Tuesday September 1, 2015
Israel Hayom
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Israeli director beaten unconscious outside film festival
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Ruthie Blum

Through a lens darkly

Members of the Israeli Left were disappointed with the results of the 85th Academy Awards last month. Two home-grown documentaries depicting Israel in a terrible light were passed over for the Oscars. Yes, it was a sad day for all those Israeli and Palestinian activists who had been rooting for "Five Broken Cameras" and "The Gatekeepers" to bring home the gold from Hollywood.

It was equally irritating for the rest of us, but not because the films lost; we were actually happy about that. But we were sorry that even a fraction of our tax shekels contributed to such slimy endeavors in the first place. Freedom of expression is one thing; public funding for projects geared at biting the hand that feeds them is quite another.

So I regret to say that a different Israeli work of "art" providing a pro-Palestinian perspective did win an international award this week — two, if you count the award it garnered for its musical score, written by singer/song writer Assaf Amdursky. The movie, "Rock the Casbah," won the Special Prize of the Jury for Best Picture at a film festival in Aubagne, France.

I also have to admit to the less-than-dignified guffaw I let loose in response to what happened to director Yariv Horowitz immediately following the screening of the film: He was physically assaulted by a gang of Arab youths.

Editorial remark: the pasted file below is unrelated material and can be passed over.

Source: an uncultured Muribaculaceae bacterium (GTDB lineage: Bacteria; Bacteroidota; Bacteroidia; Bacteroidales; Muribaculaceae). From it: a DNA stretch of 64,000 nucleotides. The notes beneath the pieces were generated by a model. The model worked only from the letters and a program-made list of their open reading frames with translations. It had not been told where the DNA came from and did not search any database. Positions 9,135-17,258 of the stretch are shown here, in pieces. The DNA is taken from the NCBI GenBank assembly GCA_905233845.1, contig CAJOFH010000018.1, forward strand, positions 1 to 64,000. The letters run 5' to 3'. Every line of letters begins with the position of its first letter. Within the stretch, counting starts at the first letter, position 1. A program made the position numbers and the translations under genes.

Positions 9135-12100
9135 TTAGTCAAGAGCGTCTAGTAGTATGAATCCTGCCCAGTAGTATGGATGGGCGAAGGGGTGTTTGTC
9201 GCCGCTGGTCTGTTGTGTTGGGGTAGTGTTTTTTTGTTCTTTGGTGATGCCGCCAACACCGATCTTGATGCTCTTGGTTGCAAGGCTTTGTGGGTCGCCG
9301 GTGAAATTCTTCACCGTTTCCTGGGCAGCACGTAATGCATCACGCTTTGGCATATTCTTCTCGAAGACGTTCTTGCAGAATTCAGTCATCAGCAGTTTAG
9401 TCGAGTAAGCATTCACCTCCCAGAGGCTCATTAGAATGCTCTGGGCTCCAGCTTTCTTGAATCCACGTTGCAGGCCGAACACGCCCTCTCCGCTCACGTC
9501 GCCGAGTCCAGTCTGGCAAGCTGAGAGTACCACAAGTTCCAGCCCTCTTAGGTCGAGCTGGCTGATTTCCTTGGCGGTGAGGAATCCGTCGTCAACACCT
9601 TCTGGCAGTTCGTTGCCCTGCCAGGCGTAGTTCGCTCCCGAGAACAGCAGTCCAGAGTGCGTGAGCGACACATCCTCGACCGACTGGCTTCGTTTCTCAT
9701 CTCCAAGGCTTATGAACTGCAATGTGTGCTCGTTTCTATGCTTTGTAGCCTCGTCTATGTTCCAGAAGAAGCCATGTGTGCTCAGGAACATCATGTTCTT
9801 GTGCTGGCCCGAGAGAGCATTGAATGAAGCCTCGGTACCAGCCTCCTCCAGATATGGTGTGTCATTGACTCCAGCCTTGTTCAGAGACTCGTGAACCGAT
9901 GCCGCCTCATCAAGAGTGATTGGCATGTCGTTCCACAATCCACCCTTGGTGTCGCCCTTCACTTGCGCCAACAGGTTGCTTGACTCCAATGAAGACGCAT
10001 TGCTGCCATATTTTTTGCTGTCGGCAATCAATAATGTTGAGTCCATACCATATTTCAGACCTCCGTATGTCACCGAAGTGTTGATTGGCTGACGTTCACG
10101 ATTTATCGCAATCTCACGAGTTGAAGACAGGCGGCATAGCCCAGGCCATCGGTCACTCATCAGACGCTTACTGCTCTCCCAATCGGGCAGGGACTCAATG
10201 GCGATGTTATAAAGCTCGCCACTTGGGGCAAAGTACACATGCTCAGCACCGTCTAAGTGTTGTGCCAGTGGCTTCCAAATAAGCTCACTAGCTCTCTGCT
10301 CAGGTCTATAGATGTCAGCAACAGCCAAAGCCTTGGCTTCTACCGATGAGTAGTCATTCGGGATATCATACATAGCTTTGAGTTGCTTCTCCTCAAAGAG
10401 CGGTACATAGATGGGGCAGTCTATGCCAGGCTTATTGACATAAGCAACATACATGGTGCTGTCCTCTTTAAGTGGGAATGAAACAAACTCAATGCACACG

This was not due to the content of the film, mind you, which was nothing if not sympathetic to the plight of "poor Palestinians" at the hands of their "corrupt occupiers." Nor was it due to Horowitz's behavior or beliefs. Indeed, had the angry bullies cared about such things, they would have hailed Horowitz as a kindred spirit.

But Horowitz as an ally was of no interest to the anti-Semitic thugs. What they knew was that he was a Jew and an Israeli. This was sufficient cause to knock him unconscious.

After being treated at the scene, Horowitz was well enough to return to the festival, just in time to win his award.

This is not the only example of Israelis with impeccable left-wing credentials being shunned by their like-minded counterparts abroad. Academic boycotts of Israeli professors also point to this pathetic phenomenon. Like the art world, academia is a sector that can be relied upon to side with its country's detractors. Yet, this does not guarantee immunity for even the most pro-Palestinian Israeli lecturers.

Another Israeli group that has experienced similar "injustice" is the lesbian-gay-bisexual-transgender community. Though its affiliates tend to lean far to the left — and rally around Palestinian society, in spite of its blatant abuse of LGBTs — it was banned from participating in the 2010 Gay Pride parade in Madrid. Some participants in an LGBT gathering in the U.S. walked out in protest when they discovered that the Israeli contingent had received some of its funding for the trip from the Foreign Ministry. Gasp! The "occupation" paid for fellow gays to come to our conference? Nothing doing, Nelly.

What this goes to show, for the millionth time, is that ill will and stupidity are not mutually exclusive. Indeed, the Israeli radicals are foolish for assuming that their ideology makes them any less Jewish in the eyes of the enemy.

The blanket boycotters are equally idiotic. The clever anti-Zionists are those who grasp the great benefits of having Israeli leftists leading the campaign to delegitimize the Jewish state. Hostile elements with any brains know that putting the likes of Horowitz in the spotlight by giving him a prize is much more useful than punching his lights out.

Ruthie Blum is the author of "To Hell in a Handbasket: Carter, Obama, and the 'Arab Spring.'"

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